Make sure you can support NAS backup
Incompatible software and hardware can reduce you to running separate, time-consuming backups on the NAS devices.
When you consider purchasing NAS devices (also known as 'filers' or appliances) you should consider how the equipment would fit into your backup scheme. That includes paying special attention to the compatibility between your backup software and the NAS device. Increasingly, makers of backup software such as
The appliance design of NAS equipment can also contribute to the problem. Many NAS filers are not expandable to allow for backups -- or much of anything else, for that matter. For example some of them have or can add SCSI or Fibre Channel ports to attach backup devices directly to the NAS device. This helps keep NAS appliances cheap and simple, but it can work against you if you want to attach a backup device directly instead of backing up over the network.
Although the Network Data Management Protocol (NDMP) provides a standard interface between storage devices of all kinds and backup software, not all the hardware and software available is NDMP-aware.
Rick Cook has been writing about mass storage since the days when the term meant an 80K floppy disk. The computers he learned on used ferrite cores and magnetic drums. For the last twenty years he has been a freelance writer specializing in storage and other computer issues.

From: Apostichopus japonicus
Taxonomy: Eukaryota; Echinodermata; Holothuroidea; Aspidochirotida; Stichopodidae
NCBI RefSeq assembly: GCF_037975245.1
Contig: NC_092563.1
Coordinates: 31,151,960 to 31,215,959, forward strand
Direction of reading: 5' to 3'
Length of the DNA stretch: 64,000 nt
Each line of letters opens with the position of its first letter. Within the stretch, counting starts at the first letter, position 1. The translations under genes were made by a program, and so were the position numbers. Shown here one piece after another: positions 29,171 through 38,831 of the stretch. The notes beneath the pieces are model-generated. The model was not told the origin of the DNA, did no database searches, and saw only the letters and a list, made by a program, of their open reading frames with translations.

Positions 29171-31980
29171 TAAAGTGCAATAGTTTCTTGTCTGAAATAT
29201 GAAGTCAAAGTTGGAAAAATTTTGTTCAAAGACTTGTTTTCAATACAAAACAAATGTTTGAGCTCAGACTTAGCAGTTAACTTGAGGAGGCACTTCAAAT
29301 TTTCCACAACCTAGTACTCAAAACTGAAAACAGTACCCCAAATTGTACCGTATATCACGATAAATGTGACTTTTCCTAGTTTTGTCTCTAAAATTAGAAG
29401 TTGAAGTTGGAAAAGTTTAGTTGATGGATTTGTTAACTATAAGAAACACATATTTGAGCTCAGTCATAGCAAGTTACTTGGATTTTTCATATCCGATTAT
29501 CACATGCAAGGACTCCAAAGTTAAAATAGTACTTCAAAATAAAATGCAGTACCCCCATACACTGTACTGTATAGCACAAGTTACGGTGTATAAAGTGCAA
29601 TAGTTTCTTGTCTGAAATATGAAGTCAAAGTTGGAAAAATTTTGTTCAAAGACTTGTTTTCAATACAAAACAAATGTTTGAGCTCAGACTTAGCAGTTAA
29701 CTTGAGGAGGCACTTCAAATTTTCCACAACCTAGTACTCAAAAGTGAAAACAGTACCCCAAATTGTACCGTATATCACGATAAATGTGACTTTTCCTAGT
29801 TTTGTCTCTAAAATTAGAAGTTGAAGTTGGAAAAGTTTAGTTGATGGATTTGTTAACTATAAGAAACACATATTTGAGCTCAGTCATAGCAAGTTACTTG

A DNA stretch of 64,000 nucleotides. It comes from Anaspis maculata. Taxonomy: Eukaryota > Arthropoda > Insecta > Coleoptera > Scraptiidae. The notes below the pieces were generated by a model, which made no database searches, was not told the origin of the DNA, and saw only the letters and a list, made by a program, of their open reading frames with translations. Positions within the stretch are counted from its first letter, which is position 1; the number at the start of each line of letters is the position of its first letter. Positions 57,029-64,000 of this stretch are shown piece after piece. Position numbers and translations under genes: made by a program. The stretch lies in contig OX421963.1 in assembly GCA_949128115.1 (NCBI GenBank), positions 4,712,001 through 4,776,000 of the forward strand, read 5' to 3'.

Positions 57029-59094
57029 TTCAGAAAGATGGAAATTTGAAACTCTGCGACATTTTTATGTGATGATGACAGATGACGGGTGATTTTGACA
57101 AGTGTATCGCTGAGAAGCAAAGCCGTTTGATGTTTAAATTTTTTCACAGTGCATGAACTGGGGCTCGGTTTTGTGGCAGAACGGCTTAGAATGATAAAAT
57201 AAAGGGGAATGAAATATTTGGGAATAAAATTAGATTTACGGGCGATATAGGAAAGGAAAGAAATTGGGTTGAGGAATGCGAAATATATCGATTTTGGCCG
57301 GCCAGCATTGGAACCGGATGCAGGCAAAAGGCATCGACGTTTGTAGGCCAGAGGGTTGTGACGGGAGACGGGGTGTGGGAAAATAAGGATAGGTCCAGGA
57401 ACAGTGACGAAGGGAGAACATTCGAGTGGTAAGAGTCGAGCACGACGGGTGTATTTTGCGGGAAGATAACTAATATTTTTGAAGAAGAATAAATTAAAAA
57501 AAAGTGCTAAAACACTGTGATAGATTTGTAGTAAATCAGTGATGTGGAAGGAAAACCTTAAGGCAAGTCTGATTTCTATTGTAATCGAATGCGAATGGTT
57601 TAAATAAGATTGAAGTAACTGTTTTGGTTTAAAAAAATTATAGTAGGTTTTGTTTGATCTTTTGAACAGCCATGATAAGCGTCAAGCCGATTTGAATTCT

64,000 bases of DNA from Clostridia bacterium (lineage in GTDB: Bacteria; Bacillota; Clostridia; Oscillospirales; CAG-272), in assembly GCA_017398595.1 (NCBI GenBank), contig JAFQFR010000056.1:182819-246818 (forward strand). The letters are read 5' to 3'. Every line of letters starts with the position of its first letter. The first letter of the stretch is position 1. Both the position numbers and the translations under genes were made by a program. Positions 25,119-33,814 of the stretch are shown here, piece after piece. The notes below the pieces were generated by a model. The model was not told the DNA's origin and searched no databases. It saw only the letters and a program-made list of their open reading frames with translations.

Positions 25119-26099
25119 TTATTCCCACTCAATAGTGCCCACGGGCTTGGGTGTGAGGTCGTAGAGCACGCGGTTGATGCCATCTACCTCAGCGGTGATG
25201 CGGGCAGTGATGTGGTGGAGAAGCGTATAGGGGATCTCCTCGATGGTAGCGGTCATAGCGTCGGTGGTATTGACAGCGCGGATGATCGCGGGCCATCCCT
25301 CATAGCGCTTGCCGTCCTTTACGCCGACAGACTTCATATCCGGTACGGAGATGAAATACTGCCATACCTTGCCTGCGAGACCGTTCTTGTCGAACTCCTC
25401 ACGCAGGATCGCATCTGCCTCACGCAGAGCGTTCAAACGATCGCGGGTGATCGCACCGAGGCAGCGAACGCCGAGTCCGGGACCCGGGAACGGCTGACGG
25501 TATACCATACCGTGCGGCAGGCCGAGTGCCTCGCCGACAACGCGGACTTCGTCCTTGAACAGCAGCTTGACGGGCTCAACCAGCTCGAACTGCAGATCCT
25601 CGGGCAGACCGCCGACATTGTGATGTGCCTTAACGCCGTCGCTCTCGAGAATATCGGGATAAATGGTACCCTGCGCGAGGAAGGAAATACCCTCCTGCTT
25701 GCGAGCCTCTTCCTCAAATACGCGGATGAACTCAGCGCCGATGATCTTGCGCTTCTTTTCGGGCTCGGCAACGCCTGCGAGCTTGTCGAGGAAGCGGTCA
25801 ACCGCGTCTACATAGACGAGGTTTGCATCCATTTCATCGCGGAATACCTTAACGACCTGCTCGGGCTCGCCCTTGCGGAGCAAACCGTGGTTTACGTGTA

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Information Storage and Retrieval Systems Theory and Implementation, Second Edition
Author : Gerald J. Kowalski and Mark T. Maybury
Publisher : Kluwer Academic Publishing
ISBN/CODE : 0792379241
Cover Type : Hard Cover
Pages : 336
Published : Sep 2000
This book provides a theoretical and practical explanation of the latest advancements in information retrieval and their application to existing systems. It takes a system approach, discussing all aspects of an Information Retrieval System.
This was first published in March 2001